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WASHINGTON — A new basin-wide water availability assessment by the U.S. Geological Survey (USGS) found that the Great Lakes, despite being the largest freshwater system on Earth, has the potential for local shortages, according to a press release.
For example, though groundwater pumping has had relatively little effect on water in the basin as a whole, pumping in the Chicago and Milwaukee areas has caused local groundwater levels to decline as much as 1,000 feet, the release stated.
Moreover, if pumping were to increase as anticipated in the region, water levels in these areas are estimated to decline an additional 100 feet by 2040.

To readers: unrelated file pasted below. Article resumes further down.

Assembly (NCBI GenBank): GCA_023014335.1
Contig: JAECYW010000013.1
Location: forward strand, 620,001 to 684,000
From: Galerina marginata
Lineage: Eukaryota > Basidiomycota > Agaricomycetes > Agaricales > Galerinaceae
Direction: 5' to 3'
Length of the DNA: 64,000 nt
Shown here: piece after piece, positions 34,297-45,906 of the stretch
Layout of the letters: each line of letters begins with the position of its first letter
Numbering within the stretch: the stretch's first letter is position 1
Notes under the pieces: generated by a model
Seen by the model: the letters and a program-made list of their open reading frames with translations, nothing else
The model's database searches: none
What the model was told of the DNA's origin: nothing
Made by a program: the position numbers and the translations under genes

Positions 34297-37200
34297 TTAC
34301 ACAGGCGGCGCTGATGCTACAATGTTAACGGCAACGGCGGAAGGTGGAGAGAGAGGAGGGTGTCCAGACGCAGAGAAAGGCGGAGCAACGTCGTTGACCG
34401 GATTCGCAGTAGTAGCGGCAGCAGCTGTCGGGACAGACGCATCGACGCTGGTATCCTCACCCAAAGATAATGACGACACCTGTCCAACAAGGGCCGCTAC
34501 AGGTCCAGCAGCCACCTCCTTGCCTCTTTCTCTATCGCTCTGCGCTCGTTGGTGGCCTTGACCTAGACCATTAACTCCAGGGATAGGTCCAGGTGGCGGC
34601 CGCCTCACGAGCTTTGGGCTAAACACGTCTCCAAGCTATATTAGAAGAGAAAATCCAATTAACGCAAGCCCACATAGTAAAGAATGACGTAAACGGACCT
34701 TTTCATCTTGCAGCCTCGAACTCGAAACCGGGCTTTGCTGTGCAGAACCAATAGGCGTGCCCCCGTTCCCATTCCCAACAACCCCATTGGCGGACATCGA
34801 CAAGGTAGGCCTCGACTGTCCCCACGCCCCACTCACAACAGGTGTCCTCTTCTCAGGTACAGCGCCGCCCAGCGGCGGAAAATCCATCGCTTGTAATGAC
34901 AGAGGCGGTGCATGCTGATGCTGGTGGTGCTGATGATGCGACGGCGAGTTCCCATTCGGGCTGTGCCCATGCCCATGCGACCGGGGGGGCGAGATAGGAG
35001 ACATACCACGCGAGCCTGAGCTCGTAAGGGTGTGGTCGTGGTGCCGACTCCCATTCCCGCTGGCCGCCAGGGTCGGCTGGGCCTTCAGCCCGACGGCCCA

“While there is an abundance of water in the region, we may see local shortages or conflicts because water is not distributed evenly,” said Howard Reeves, USGS scientist and lead author on this assessment. “In some areas, the physical quantity of water may be limiting, and water availability in most of the Great Lakes Basin will be determined by social decisions about impacts of new uses on existing users and the environment.”
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